Response to: Satan put his Words in the Prophet’s Mouth


The following is a response to’s article “Satan put his Words in the Prophet’s Mouth.” The article was published in the 24th of December, 2013, and can be found here.

The author of the article makes the strangest connection between Saheeh Al-Bukhari and the forged narration known as Hadith Al-Gharaneeq (a.k.a the Satanic Verses).

Al-Bukhari narrates that Ibn Mas’ud said: The first verse that has a prostration that was revealed was Al-Najm. He said: The Messenger then prostrated and those behind him prostrated, except for one man that took a fistful of sand and prostrated upon it. I saw him being killed as a kaffir later, and he was Umayyah bin Khalaf.

The narration does not contain anything to do with the so-called Satanic Verses. However, suggest that:

The story mentioned in Bukhari is not detailed enough as mentioned in Tabri and other books. But it testifies the particular incident when the Pagans of Mecca performed prostration along with the Muslims except one person (Ummayya) who put rocks on his forehead and pretended the sajdah. If we believe on the story of Bukhari that the pagans performed Sajdah along with the Muslims. It clearly means that something big happened. We all know that the pagans of Mecca were very strong from the Muslims They always use to give hard time to Muslims. If the pagans performed sajdah along with the Muslims, it is very unusual. The story of Bukhari and Tabri testify each other.
We want to say here that the story mentioned in Bukhari and Tabri is not true, satan cannot put his words in the Holy Prophet’s mouth.’s conclusion is not academic. A detailed narration is not necessarily complementary to short narrations. Al-Bukhari, who was one of the greatest hadith scholars of all time, was most definitely aware of the hadith of the Satanic Verses, and yet, did not include it in his book due to his condition that the narration must be authentic. Instead, he included a short narration that was authentic. In other words, the explanation and the details found in Al-Tabari’s book are not reliable according to the standards of the hadith scholars, and are therefore rejected. It is silly to think that Al-Bukhari endorses a detailed narration, especially when he knowingly chooses to not include it.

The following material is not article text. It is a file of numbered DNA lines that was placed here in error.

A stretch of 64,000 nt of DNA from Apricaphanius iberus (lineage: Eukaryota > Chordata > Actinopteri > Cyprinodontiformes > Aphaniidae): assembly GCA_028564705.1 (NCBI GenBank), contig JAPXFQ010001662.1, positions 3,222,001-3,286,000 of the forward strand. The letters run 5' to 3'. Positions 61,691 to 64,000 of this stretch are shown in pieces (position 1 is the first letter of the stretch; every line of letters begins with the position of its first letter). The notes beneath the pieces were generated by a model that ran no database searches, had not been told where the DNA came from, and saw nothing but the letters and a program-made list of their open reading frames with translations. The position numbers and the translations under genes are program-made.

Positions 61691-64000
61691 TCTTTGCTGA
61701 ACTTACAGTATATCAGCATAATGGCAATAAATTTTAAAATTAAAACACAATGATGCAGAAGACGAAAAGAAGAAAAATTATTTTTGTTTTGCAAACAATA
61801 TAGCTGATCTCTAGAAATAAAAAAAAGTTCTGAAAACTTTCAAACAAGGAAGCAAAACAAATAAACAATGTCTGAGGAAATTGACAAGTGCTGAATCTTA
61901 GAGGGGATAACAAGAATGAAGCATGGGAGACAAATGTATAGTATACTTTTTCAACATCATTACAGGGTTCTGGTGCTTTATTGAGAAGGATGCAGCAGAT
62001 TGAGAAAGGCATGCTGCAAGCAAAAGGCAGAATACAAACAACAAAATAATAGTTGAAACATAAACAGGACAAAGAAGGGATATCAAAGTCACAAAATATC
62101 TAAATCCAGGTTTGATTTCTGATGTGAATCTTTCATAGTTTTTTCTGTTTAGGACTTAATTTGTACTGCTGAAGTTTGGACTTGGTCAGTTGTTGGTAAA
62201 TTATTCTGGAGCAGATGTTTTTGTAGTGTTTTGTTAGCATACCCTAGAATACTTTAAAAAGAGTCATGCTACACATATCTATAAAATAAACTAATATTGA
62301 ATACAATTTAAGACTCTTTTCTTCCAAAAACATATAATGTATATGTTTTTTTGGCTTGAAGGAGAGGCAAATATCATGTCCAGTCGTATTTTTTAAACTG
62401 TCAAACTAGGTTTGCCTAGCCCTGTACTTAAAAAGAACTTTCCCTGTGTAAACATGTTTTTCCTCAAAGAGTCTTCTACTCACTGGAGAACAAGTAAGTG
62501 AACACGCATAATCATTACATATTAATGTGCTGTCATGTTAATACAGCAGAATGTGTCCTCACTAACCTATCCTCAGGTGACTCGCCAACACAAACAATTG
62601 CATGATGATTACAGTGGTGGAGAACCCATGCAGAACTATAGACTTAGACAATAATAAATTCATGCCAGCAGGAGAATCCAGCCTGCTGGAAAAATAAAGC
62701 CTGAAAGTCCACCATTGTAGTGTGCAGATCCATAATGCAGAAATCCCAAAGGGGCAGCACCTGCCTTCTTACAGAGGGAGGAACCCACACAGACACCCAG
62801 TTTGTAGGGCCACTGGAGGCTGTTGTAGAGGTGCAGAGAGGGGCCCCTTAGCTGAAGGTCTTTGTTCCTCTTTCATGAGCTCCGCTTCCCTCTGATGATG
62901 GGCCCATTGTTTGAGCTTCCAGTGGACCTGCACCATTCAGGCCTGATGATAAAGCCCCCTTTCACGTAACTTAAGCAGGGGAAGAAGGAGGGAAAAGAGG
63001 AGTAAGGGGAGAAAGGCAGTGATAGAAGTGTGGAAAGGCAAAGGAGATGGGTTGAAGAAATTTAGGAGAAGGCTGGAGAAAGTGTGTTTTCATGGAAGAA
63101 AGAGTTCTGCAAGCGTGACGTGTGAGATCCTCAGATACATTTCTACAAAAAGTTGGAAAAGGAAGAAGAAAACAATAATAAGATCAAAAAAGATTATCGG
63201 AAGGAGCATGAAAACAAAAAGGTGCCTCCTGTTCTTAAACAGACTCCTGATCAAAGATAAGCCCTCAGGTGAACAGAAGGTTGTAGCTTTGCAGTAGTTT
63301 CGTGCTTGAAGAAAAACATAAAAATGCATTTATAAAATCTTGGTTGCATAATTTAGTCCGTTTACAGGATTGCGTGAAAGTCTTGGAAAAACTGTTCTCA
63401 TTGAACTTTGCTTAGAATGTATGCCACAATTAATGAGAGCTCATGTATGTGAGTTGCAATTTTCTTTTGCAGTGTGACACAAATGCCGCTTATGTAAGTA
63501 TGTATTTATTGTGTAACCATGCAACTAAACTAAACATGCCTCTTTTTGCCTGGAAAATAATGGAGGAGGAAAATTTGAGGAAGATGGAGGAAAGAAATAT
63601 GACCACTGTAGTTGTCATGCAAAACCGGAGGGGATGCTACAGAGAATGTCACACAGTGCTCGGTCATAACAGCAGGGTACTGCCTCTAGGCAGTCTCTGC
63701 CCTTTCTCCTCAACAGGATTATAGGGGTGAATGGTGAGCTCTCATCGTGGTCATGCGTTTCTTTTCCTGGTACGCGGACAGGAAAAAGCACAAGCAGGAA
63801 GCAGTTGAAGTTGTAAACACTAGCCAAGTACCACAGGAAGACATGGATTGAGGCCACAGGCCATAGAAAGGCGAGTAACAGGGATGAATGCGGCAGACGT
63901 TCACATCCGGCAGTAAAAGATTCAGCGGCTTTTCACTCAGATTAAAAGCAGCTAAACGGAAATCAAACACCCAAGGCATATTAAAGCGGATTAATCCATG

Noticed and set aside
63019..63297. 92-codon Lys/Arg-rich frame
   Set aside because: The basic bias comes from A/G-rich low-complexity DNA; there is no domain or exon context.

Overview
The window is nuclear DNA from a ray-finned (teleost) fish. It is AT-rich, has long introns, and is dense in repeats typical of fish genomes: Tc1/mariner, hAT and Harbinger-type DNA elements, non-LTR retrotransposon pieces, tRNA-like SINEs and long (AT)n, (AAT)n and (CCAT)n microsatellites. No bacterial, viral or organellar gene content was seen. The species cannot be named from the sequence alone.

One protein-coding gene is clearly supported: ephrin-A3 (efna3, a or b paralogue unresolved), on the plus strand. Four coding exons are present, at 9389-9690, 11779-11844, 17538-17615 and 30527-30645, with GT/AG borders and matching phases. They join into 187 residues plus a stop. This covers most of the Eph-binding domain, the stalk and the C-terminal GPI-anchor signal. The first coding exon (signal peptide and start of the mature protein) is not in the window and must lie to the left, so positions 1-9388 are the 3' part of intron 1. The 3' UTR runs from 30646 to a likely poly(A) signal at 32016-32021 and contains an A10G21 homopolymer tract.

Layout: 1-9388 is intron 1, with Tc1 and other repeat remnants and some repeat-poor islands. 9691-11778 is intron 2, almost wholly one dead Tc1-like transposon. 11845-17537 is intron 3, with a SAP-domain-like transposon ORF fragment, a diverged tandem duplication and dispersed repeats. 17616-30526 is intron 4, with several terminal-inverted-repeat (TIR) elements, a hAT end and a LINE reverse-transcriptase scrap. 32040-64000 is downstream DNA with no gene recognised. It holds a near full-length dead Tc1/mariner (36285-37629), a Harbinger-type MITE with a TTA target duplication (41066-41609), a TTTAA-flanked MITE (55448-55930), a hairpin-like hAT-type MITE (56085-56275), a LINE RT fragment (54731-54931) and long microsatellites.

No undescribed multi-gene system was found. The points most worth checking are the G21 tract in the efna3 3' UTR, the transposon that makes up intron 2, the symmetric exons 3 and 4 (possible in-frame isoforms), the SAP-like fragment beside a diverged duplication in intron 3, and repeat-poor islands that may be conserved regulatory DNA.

Furthermore, according to, Al-Tabari’s narration contains Walid bin Mughera as the man that did not prostrate. Al-Bukhari’s narration contains Umayyah bin Khalaf. Is this not enough for one to accept that Al-Bukhari’s narration is different from Al-Tabaris and that they do not complement one another?!

Once again, a detailed narration doesn’t complement shorter narrations, unless the chain of the detailed narration is authentic. Observe the following example:

The Prophet (salalahu alaihi wa salam) hated a tall man. – Authentic narration.

The Prophet (salalahu alaihi wa salam) hated Omar, who was a tall man. – Fabricated Shia narration.

No sensible hadithist would accept the second narration, simply due to it being more detailed, as an explanation for the first narration, if the chain is weak. That is the objective methodology of the hadith scholars.


  1. Jest like in any religion there will be times when you compare scriptures or surahs or hadiths together that some will controdict itself, or at least give more then one path or story about things.
    So I feel that you can use both those hadiths about the tall man, and usually you would go with more of the story that give more info and names.all this disputeing does is prove that there is what muslims say there isnt with quran and sunnah, and gives non muslims reasons not to believe.

    • Dear Jarod,

      It is not academic to give the tall man a name simply because it provides more details to the story.

      In Islam, the strengths of each narration is determined separately, and only the narrations that are of a certain level will be accepted. It was very common for fabricators to invent tales that surround factual events. That being the case, one should be extra careful with detailed narrations that revolved around acceptable facts, especially when the details come from questionable sources.

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